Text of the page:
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After you get the COVID-19 vaccination

15-minute read

The COVID-19 vaccine is available to all Australians. Read about side effects, restrictions, travel and more.

If you develop symptoms such as severe shortness of breath or chest pain, call triple zero (000) immediately. Tell the call handler and the paramedics on arrival if you have COVID-19.

Do COVID-19 vaccines have any side effects?

You may experience minor side effects following vaccination against COVID-19. Most side effects last no more than a couple of days and you'll recover without any problems.

Some people will have more significant flu-like symptoms — for example: fever, chills, muscle pain and feeling tired — from this vaccination compared to others and may need a rest from normal activities.

These symptoms may occur after either dose, but they are more common after the first dose of AstraZeneca's Vaxzevria vaccine, and the second dose of Pfizer's Comirnaty vaccine and Moderna’s Spikevax vaccine.

If you experience pain at the injection site, fever, headaches or body aches in the first 1 to 2 days after vaccination, you can take paracetamol to help reduce any of these symptoms. You don’t need to take paracetamol or ibuprofen before vaccination. If there’s swelling at the injection site, you can use a cold compress.

All injectable vaccines have the potential for an allergic reaction after you are injected. Some of the symptoms of an allergic reaction include:

Serious reactions, such as allergic reactions, are extremely rare. If you have any concerns about your vaccination, ask your doctor, nurse or pharmacist.

You should seek medical attention after vaccination if:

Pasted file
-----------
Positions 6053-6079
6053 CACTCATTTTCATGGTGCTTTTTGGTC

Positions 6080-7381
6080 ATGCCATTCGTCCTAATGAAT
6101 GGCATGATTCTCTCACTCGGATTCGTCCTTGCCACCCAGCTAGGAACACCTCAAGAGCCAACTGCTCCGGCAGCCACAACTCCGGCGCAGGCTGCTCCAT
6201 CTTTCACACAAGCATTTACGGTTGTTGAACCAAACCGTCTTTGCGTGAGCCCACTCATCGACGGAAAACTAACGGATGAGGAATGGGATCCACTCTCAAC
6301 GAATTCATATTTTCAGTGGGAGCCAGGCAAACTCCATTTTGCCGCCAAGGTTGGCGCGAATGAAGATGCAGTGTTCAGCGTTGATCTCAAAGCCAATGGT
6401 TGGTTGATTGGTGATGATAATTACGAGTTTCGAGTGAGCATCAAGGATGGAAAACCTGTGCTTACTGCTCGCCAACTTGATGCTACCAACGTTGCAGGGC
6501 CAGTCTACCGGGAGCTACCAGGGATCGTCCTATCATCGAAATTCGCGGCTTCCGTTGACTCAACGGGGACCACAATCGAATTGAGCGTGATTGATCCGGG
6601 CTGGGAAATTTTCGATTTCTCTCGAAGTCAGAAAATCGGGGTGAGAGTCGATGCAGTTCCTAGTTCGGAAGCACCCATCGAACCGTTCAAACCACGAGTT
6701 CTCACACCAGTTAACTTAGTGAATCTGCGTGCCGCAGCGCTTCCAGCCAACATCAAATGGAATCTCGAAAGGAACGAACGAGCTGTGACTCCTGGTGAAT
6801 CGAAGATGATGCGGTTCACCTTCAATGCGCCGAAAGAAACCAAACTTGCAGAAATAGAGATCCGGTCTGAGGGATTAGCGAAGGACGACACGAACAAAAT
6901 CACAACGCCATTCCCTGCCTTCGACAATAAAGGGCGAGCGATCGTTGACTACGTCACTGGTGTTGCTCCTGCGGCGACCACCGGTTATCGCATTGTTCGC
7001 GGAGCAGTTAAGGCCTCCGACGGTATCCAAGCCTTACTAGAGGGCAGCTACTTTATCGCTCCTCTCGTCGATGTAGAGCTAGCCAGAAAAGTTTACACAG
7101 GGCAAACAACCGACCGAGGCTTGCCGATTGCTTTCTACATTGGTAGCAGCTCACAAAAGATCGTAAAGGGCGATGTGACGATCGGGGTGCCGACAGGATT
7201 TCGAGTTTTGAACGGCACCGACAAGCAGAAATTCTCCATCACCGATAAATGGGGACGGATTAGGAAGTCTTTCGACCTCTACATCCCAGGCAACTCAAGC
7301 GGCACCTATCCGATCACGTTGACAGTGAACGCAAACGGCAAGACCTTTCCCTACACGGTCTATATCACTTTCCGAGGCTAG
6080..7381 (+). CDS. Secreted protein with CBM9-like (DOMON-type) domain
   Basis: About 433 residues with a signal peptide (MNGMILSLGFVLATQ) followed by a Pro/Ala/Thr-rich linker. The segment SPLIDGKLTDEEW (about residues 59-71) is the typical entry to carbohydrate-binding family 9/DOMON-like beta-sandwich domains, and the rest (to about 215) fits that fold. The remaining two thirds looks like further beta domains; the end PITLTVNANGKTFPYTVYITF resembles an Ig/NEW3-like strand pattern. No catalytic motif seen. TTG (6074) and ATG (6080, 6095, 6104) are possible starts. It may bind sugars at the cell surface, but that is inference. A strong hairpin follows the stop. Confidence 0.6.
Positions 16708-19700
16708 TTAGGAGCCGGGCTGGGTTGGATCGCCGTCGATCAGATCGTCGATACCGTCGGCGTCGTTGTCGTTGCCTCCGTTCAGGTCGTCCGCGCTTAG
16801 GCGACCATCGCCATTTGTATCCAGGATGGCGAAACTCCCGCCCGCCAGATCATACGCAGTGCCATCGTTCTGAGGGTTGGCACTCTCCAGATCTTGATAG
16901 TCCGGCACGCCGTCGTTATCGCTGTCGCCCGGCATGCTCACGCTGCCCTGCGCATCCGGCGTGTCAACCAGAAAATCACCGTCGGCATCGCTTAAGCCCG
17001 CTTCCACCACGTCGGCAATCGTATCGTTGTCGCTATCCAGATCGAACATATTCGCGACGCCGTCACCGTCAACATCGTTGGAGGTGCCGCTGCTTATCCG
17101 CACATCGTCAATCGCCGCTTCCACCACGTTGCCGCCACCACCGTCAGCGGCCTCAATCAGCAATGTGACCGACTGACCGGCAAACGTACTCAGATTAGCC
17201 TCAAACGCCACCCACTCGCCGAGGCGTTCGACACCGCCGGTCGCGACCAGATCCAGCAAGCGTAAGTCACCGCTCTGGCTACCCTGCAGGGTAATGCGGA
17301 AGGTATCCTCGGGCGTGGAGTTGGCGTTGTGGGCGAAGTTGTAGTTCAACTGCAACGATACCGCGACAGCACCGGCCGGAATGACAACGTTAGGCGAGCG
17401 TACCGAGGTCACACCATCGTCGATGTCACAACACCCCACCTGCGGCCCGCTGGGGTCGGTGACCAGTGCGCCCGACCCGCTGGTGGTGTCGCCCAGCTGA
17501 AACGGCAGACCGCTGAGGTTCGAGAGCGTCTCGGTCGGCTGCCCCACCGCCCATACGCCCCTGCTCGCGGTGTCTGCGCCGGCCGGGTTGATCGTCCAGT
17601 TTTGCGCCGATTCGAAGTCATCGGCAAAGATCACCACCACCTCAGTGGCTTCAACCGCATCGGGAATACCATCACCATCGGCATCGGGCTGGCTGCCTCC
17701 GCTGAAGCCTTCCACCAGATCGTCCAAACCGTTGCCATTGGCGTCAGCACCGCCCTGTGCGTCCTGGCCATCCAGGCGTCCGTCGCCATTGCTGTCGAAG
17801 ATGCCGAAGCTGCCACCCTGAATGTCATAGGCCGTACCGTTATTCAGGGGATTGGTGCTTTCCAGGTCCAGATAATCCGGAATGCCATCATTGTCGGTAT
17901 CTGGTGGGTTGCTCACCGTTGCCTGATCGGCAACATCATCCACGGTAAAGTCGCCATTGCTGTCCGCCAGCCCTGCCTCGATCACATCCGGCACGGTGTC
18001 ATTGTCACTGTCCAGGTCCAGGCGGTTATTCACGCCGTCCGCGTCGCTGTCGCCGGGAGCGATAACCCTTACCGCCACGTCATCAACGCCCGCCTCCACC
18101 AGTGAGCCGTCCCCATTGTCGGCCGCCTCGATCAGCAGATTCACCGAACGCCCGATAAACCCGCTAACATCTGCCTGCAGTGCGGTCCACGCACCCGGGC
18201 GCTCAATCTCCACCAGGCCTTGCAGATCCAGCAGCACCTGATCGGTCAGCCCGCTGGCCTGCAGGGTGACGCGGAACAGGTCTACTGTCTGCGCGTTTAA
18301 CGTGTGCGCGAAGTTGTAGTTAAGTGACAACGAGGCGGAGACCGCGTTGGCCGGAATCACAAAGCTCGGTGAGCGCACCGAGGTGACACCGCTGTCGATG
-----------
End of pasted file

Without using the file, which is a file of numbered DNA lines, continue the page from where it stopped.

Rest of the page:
• you think you are having an allergic reaction. Call 000 if you experience severe symptoms, such as difficulty breathing, wheezing, a fast heartbeat or collapse
  • you’re worried about a potential side effect or have new or unexpected symptoms
  • you have an expected side effect of the vaccine that hasn’t gone away after a few days

For symptoms that aren’t urgent, you can see your regular healthcare provider — usually your GP. Be sure to tell your doctor that you’ve recently received the vaccination.

You can also enter your symptoms into the healthdirect Side Effect Checker.

Other side effects not listed here may occur in some people.

Moderna vaccine side effects

Common side effects after the Moderna vaccine include:

  • pain at the injection site
  • tiredness
  • headache
  • muscle pain
  • fever and chills
  • joint pain

Less common side effects after Moderna include:

  • redness or swelling at the injection site
  • swelling or tenderness in the armpit
  • nausea/vomiting
  • enlarged lymph nodes

These symptoms may occur after either dose but are more common after the second dose.

Pfizer vaccine side effects

The Therapeutic Goods Administration (TGA) has provisionally approved the Pfizer vaccine.

Common side effects include:

  • pain or swelling at the injection site
  • tiredness
  • headache
  • muscle pain
  • fever and chills
  • joint pain

Less common side effects may include:

Rare side effects that have been reported after vaccination with Pfizer’s vaccine include:

Other side effects not listed here may occur in some people.

mRNA vaccines

Overseas studies have observed a very small risk of myocarditis (inflammation of the heart) and pericarditis (inflammation of the membrane around the heart) following vaccination with mRNA vaccines. Pfizer's and Moderna’s vaccines are mRNA vaccines.

Seek medical attention if you experience symptoms suggestive of heart inflammation — such as chest pain, shortness of breath and palpitations. Palpitations feel like your heart is racing, thumping or skipping beats. Typically, these symptoms have occurred within 1 to 5 days of vaccination, particularly after the second dose of Pfizer.